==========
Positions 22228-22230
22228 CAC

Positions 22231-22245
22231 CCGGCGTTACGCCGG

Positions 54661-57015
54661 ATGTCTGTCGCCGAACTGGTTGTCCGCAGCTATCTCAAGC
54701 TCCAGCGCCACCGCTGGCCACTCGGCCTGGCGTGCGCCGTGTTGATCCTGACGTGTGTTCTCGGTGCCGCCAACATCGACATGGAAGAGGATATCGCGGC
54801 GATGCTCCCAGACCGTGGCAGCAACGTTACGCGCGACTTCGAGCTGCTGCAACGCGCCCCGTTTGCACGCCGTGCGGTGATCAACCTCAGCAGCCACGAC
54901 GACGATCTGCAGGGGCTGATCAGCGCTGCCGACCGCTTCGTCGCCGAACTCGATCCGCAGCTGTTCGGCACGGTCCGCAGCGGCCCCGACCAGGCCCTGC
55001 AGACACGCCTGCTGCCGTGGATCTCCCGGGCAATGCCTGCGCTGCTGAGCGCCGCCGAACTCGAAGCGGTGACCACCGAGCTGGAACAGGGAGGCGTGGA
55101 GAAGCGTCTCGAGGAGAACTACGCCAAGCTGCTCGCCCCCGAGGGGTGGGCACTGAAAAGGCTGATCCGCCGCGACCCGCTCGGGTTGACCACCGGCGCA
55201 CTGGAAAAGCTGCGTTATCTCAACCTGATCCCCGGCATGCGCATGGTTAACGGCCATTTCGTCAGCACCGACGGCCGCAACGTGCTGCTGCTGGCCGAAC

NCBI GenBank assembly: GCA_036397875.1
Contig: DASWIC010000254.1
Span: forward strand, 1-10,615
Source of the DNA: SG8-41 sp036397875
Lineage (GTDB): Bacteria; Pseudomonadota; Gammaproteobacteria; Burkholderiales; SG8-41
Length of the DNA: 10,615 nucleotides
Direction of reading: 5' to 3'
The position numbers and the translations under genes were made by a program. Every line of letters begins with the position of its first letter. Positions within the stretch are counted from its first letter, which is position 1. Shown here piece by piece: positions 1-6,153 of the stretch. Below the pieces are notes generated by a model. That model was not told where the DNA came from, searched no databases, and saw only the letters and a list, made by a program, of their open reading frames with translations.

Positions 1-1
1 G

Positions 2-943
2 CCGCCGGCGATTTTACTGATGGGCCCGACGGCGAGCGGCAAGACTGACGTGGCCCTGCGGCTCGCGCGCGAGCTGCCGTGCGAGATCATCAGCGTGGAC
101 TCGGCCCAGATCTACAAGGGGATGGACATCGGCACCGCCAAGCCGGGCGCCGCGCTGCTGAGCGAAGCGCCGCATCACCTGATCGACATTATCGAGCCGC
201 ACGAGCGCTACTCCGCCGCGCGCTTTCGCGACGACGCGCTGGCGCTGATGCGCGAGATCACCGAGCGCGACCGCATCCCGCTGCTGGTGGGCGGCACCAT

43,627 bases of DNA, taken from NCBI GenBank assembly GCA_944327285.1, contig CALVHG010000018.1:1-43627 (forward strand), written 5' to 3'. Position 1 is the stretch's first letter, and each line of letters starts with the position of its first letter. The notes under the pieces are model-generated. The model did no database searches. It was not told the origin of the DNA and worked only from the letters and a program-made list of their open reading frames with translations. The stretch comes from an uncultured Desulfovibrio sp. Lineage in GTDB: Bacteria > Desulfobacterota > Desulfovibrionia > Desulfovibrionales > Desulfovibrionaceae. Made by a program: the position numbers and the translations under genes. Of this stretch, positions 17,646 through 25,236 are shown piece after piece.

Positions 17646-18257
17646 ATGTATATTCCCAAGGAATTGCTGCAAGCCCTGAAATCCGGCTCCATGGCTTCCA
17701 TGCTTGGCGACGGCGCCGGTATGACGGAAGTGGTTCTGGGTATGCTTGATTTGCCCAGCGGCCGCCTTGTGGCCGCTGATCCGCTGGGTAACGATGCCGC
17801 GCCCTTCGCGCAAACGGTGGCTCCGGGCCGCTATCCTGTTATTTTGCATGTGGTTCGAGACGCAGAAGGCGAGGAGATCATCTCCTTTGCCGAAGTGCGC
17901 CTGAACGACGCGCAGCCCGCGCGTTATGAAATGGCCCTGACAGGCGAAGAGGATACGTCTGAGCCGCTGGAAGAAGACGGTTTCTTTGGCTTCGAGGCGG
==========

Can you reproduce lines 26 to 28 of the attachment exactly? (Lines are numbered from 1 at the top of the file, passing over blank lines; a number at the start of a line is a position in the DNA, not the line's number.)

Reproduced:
201 ACGAGCGCTACTCCGCCGCGCGCTTTCGCGACGACGCGCTGGCGCTGATGCGCGAGATCACCGAGCGCGACCGCATCCCGCTGCTGGTGGGCGGCACCAT

43,627 bases of DNA, taken from NCBI GenBank assembly GCA_944327285.1, contig CALVHG010000018.1:1-43627 (forward strand), written 5' to 3'. Position 1 is the stretch's first letter, and each line of letters starts with the position of its first letter. The notes under the pieces are model-generated. The model did no database searches. It was not told the origin of the DNA and worked only from the letters and a program-made list of their open reading frames with translations. The stretch comes from an uncultured Desulfovibrio sp. Lineage in GTDB: Bacteria > Desulfobacterota > Desulfovibrionia > Desulfovibrionales > Desulfovibrionaceae. Made by a program: the position numbers and the translations under genes. Of this stretch, positions 17,646 through 25,236 are shown piece after piece.

Positions 17646-18257